Hackers have infiltrated the computer systems of the company that operates the Nasdaq stock exchange, the organization confirmed on Saturday.
Nasdaq OMX, a New York-based public company that owns and operates the Nasdaq, as well as seven European stock exchanges, said it detected suspicious files on its U.S.-based servers and immediately conducted an investigation that included outside forensic firms and U.S. federal law enforcement.
The suspicious files have been removed, and there is no evidence that any customer information was accessed or acquired by hackers.
The part of the system that handles trades was not affected by the breach, the company said in a statement. An investigation determined that a web-based dashboard application, called Directors Desk, which is used by corporate executives to share confidential documents, was potentially affected.
The intrusion likely resulted from a vulnerability in Directors Desk, Nicholas Percoco, senior vice president and head of information at SpiderLabs research team, part of security firm Trustwave, told SCMagazineUS.com in an email Monday.
Security flaws are common in custom-developed web applications, he said. Moreover, attackers have ample chance to discover such security holes because the applications are maintained online and can be accessed worldwide.
After penetrating the system through the web application, the attackers likely placed malicious files – disguised as legitimate documents – on the system in the hopes that a user would download them.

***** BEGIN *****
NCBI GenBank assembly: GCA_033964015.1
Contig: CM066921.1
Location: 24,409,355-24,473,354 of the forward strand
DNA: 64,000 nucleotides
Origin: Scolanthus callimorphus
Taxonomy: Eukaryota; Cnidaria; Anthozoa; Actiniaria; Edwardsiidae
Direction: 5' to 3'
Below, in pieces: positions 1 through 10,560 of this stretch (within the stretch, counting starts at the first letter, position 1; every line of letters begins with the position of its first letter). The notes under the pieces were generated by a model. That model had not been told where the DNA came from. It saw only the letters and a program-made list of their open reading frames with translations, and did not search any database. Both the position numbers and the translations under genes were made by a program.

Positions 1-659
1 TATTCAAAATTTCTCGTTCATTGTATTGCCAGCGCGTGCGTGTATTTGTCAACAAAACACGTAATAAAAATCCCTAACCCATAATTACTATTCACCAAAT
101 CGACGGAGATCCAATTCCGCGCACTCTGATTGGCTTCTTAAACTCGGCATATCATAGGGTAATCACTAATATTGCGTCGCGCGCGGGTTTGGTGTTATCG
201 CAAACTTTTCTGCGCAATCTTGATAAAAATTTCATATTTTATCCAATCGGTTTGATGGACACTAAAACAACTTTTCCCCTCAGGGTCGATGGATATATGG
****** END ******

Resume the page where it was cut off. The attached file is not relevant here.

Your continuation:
“If the user opened the document, it would deposit malware or a backdoor that could allow the attacker deeper access into various trading environments,” Percoco said.
In the statement, however, officials at Nasdaq stressed that the company's trading platform architecture operates independently from the company's web-facing services, thus it was not breached.
“At no point was any of Nasdaq OMX's operated or services trading platforms compromised,” the company said.
Nasdaq OMX did not reveal when the breach occurred, only to say that the U.S. Department of Justice requested it refrain from notifying customers until Feb. 14. But the company made the decision to inform customers about the intrusion after the Wall Street Journal broke the story on Saturday.
According to the Journal report, evidence points to the perpetrators being from Russia but cautioned that they just may have been using compromised Russian computers.
Regardless, the intrusion has been ongoing for about a year, the article states.
“This breach is yet another example of what cybersecurity is all about,” Jon Oltsik, principal analyst at Enterprise Strategy Group, wrote in a blog post Monday. “These guys knew what they wanted (i.e., insider information) and found a way to get it…Imagine how much money you could have made if you had access to board of director-level banter for the past six months? That's likely what took place here.”
Nasdaq said it is devoting “extensive resources” to secure its systems against constant attacks.
“Nasdaq remains vigilant against such attacks,” the company said in a statement. “We have been working in cooperation with the government's ongoing investigations and have received their technical advice, for which we are appreciative.”